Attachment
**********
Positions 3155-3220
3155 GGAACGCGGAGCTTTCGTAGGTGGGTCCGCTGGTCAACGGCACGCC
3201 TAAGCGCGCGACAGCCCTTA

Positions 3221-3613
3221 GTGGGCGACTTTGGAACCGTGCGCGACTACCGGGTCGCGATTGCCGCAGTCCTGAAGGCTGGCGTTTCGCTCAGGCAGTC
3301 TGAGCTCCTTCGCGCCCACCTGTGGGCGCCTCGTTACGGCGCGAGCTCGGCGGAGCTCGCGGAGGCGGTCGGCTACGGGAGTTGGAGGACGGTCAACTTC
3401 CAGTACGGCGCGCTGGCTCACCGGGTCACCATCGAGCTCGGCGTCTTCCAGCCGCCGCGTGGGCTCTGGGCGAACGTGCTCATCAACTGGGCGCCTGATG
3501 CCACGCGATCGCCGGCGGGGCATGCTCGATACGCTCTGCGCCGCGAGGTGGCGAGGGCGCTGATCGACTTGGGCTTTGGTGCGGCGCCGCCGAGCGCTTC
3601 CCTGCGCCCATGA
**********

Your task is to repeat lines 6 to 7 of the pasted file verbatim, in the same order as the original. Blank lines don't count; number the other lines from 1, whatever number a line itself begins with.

3301 TGAGCTCCTTCGCGCCCACCTGTGGGCGCCTCGTTACGGCGCGAGCTCGGCGGAGCTCGCGGAGGCGGTCGGCTACGGGAGTTGGAGGACGGTCAACTTC
3401 CAGTACGGCGCGCTGGCTCACCGGGTCACCATCGAGCTCGGCGTCTTCCAGCCGCCGCGTGGGCTCTGGGCGAACGTGCTCATCAACTGGGCGCCTGATG